When you title a research paper “In Search for a Planet Better than Earth,” you’re not messing around. Earth, the only place we know for sure hosts life, sets a high bar for all other planets.
The Solar Orbiter project, a collaboration between the European Space Agency and NASA, has begun a critical new stage of the mission after the probe’s first close encounter with the Sun. Continue reading The Solar Orbiter Has Entered a Thrilling New Phase of Its Journey to the Sun
Last month, the massive, hot ball of glowing hydrogen and helium at the center of our solar system—otherwise known as our sun—released its largest solar flare since October 2017. Although it’s too early to know for certain, NASA says in a statement that this new activity might indicate that the sun is “waking up” from its cyclical slumber. Continue reading The Sun Produced Its Biggest Solar Flare Since 2017
Discovering a new star is always a delight in astronomy. So you can probably imagine the excitement over discovering a giant stream of stars winding through the Milky Way. Continue reading Astronomers found a stream of thousands of stars hiding in the Milky Way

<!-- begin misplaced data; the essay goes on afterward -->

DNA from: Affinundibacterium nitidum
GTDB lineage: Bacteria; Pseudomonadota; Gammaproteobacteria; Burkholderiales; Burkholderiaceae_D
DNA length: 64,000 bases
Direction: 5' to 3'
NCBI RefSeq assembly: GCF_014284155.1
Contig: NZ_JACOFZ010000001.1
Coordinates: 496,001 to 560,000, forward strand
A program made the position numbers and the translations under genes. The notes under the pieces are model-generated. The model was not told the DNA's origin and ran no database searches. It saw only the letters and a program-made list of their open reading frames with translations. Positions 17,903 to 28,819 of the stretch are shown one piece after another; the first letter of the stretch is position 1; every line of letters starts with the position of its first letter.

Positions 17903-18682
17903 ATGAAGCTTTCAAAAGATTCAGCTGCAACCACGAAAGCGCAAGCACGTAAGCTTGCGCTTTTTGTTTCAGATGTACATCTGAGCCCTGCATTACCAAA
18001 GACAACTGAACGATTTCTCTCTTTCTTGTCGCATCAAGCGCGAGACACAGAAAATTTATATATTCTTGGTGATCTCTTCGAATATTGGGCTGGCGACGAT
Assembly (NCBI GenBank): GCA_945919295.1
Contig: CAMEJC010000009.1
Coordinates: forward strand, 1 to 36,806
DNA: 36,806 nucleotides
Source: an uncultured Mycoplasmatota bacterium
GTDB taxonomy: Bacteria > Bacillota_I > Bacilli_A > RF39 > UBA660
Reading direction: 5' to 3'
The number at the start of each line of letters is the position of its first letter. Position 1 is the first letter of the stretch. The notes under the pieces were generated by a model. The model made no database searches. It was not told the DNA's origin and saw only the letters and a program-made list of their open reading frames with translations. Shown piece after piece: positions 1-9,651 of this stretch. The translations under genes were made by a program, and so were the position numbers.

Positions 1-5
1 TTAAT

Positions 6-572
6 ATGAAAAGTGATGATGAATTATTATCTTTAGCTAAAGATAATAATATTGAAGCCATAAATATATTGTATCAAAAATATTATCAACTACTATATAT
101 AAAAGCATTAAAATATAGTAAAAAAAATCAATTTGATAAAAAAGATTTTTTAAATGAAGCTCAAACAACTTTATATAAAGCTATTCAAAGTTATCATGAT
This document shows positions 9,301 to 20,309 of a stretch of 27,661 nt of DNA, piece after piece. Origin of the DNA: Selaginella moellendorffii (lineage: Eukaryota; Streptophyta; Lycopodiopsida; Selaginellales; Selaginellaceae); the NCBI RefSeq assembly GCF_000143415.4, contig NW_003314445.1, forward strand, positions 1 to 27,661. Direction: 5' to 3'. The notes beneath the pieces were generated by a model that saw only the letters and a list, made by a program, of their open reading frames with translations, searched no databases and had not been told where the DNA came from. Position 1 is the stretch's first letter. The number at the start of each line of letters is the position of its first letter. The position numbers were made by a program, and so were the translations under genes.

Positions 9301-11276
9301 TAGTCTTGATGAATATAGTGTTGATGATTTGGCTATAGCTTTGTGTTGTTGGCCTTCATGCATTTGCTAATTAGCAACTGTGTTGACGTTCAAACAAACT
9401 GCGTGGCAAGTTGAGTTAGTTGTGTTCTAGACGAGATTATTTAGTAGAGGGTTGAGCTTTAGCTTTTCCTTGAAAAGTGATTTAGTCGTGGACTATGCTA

NASA’s Parker Solar Probe just smashed the record for the fastest human-made object — but it’s just getting started on a series of feats that defy comprehension. Continue reading NASA just smashed the record for the fastest human-made object
The Sun’s impact on weather here on Earth is clear: It makes it hot or cold, it powers air currents, it causes water to evaporate making rain, et cetera. But with our increasing reliance on satellites and electronics, you can’t forget its more insidious effects—and some satellites got a taste of those yesterday.
The Earth’s atmosphere bears precious little resemblance to what it looked like at the start of the Industrial Revolution. As radio technology has advanced and spread, the signals that transmitters produce — specifically the Very Low Frequency (VLF) variety — have changed the way that the upper atmosphere and the Van Allen Radiation Belts interact, according to a study recently published in the journal Space Science Reviews. In effect, these radio waves may be enveloping the globe like an electromagnetic comforter, protecting it from satellite-frying space radiation.